Jim Deakins is a frontiersman and Indian trader who is making a perilous journey with a group of other men up the Missouri River to get a large haul of furs from friendly Blackfoot Indians.... See full summary »
Jim Deakins is a frontiersman and Indian trader who is making a perilous journey with a group of other men up the Missouri River to get a large haul of furs from friendly Blackfoot Indians. The problem is that they have to get through hostile Indian territory first and they find that they have seriously underestimated the difficulties they will undergo. The large body of men who started the journey are gradually whittled down until only a hardy few, like Deakins, are left. Written by
While shooting Red River, there was a scene that director Howard Hawks unsuccessfully urged John Wayne to do. It involved his getting a finger mangled between a saddle horn and a rope, resulting in Walter Brennan's amputating it. Hawks reportedly told Wayne, "If you're not good enough, we won't do it", but Wayne wouldn't do it. According to Hawks biographer Todd McCarthy, Hawks did get Kirk Douglas to do that scene in this film, and it came off so funny that Wayne later declared to Hawks, "If you tell me a funeral is funny, I'll do a funeral." See more »
As Jim and Boone approach St. Louis, Zeb, narrating, says they saw the town across the Missouri River. St. Louis is on the Mississippi River, and Jim and Boone, coming from Kentucky, would have seen it directly from the east side of that river. See more »
Keep you eyes open. If you see anything, shoot. Don't bother to aim because you probably couldn't hit nothing no how.
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"The Big Sky" is one of the most unique and entertaining adventure films ever made. Set in the American frontier of the early 1800s, it's the story of an ambitious party who pole their keel boat up the Missouri River into new territories, far beyond where other white men have ventured, to trade for furs with the Blackfeet Indians.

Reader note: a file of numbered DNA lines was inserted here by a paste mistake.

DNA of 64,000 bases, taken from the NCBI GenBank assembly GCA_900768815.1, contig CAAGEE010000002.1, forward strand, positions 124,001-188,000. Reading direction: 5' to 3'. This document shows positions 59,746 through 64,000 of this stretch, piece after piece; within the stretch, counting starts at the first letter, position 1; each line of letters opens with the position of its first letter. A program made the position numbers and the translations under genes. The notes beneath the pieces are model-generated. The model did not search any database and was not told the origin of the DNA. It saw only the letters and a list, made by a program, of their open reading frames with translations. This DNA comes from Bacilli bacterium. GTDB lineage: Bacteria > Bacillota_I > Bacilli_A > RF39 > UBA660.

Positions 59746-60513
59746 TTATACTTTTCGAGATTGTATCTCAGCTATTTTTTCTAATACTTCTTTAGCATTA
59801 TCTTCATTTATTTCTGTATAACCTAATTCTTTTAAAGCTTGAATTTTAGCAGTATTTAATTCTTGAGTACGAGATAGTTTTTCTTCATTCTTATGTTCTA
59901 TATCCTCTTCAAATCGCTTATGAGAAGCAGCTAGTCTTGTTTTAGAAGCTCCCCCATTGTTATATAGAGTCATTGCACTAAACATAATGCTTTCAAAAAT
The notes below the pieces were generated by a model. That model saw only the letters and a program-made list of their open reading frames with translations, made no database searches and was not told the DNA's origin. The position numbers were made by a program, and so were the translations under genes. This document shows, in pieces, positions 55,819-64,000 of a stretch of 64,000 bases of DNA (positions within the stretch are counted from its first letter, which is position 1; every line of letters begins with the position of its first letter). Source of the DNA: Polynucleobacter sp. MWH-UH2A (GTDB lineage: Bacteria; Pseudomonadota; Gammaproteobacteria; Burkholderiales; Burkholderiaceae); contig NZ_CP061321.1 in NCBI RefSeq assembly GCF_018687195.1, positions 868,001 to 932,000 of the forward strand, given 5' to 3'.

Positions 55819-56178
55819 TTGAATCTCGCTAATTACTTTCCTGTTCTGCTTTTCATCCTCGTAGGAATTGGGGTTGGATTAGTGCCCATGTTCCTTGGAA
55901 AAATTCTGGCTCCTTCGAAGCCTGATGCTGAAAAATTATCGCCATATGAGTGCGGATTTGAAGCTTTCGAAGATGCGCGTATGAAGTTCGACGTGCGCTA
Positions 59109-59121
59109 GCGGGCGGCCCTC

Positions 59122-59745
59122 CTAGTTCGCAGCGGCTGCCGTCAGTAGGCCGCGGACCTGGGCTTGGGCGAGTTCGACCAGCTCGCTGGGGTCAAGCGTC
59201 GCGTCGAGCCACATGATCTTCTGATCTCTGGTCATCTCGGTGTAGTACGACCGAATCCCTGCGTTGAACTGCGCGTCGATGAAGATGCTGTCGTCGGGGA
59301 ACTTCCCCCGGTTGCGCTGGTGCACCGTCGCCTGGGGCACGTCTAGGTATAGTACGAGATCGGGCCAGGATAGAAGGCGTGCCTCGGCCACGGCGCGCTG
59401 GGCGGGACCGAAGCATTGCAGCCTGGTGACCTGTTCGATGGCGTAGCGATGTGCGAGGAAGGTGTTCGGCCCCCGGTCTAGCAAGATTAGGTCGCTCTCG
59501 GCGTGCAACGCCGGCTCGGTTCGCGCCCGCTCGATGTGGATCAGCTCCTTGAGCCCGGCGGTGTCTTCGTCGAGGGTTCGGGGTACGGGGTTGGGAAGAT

"The Big Sky" was filmed on location, and this alone makes the film worth watching, for the splenor of the Snake River and Grand Tetons, where the film was actually shot, is breathtaking.
But "The Big Sky" has other virtues which raise it far above the average "scenic". First, is the multi-layered plot. Besides the story of an enterprise, "The Big Sky" is about how men, in a time long past, interacted, when their differences were subordinated to a higher purpose. Second, is director Howard Hawks, whose trademark "naturalistic dialogue" technique is put to wonderful use here. Hawks works on complex relationships - male and female, "Frenchie" and Anglo backwoodsmen, Native Americans and whites - like a conductor a symphony. Third, and perhaps most touching, is the tale of male bonding not only among the group of men, but one-on-one between Jim Deakins, played by Kirk Douglas, and Boone, his young sidekick, played by Hawks protegé Dewey Martin. There's a nice, touching story toward the end.
This is a shamefully underrated film. Superb cinematography (Oscar nominated), rich plot, flawless casting (Arthur Hunnicutt nominated for Best Supporting Oscar), masterful direction, make "The Big Sky" a true classic.
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